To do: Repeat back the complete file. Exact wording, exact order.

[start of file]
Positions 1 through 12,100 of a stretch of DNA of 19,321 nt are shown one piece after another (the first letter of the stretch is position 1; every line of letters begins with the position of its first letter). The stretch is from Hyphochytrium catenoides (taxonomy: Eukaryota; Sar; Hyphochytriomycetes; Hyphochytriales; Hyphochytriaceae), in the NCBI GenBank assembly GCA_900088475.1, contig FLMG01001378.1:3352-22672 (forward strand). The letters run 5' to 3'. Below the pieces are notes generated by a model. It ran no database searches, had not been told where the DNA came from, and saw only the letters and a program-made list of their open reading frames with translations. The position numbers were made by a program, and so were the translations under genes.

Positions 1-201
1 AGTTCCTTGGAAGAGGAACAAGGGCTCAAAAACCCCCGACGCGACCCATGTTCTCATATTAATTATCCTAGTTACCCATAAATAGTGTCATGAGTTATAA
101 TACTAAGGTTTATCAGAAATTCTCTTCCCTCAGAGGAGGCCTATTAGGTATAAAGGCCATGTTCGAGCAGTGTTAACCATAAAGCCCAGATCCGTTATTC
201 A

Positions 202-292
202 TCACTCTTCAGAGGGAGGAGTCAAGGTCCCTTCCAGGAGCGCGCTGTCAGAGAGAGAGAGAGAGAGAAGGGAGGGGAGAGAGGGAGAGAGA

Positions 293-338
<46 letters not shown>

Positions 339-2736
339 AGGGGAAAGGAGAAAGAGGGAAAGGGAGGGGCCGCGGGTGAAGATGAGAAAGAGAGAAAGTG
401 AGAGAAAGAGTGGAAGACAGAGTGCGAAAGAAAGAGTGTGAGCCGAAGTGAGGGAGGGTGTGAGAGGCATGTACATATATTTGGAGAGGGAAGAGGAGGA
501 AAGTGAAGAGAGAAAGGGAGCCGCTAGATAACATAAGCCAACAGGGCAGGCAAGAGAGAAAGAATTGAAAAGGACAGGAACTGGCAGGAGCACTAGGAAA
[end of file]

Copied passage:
Positions 1 through 12,100 of a stretch of DNA of 19,321 nt are shown one piece after another (the first letter of the stretch is position 1; every line of letters begins with the position of its first letter). The stretch is from Hyphochytrium catenoides (taxonomy: Eukaryota; Sar; Hyphochytriomycetes; Hyphochytriales; Hyphochytriaceae), in the NCBI GenBank assembly GCA_900088475.1, contig FLMG01001378.1:3352-22672 (forward strand). The letters run 5' to 3'. Below the pieces are notes generated by a model. It ran no database searches, had not been told where the DNA came from, and saw only the letters and a program-made list of their open reading frames with translations. The position numbers were made by a program, and so were the translations under genes.

Positions 1-201
1 AGTTCCTTGGAAGAGGAACAAGGGCTCAAAAACCCCCGACGCGACCCATGTTCTCATATTAATTATCCTAGTTACCCATAAATAGTGTCATGAGTTATAA
101 TACTAAGGTTTATCAGAAATTCTCTTCCCTCAGAGGAGGCCTATTAGGTATAAAGGCCATGTTCGAGCAGTGTTAACCATAAAGCCCAGATCCGTTATTC
201 A

Positions 202-292
202 TCACTCTTCAGAGGGAGGAGTCAAGGTCCCTTCCAGGAGCGCGCTGTCAGAGAGAGAGAGAGAGAGAAGGGAGGGGAGAGAGGGAGAGAGA

Positions 293-338
<46 letters not shown>

Positions 339-2736
339 AGGGGAAAGGAGAAAGAGGGAAAGGGAGGGGCCGCGGGTGAAGATGAGAAAGAGAGAAAGTG
401 AGAGAAAGAGTGGAAGACAGAGTGCGAAAGAAAGAGTGTGAGCCGAAGTGAGGGAGGGTGTGAGAGGCATGTACATATATTTGGAGAGGGAAGAGGAGGA
501 AAGTGAAGAGAGAAAGGGAGCCGCTAGATAACATAAGCCAACAGGGCAGGCAAGAGAGAAAGAATTGAAAAGGACAGGAACTGGCAGGAGCACTAGGAAA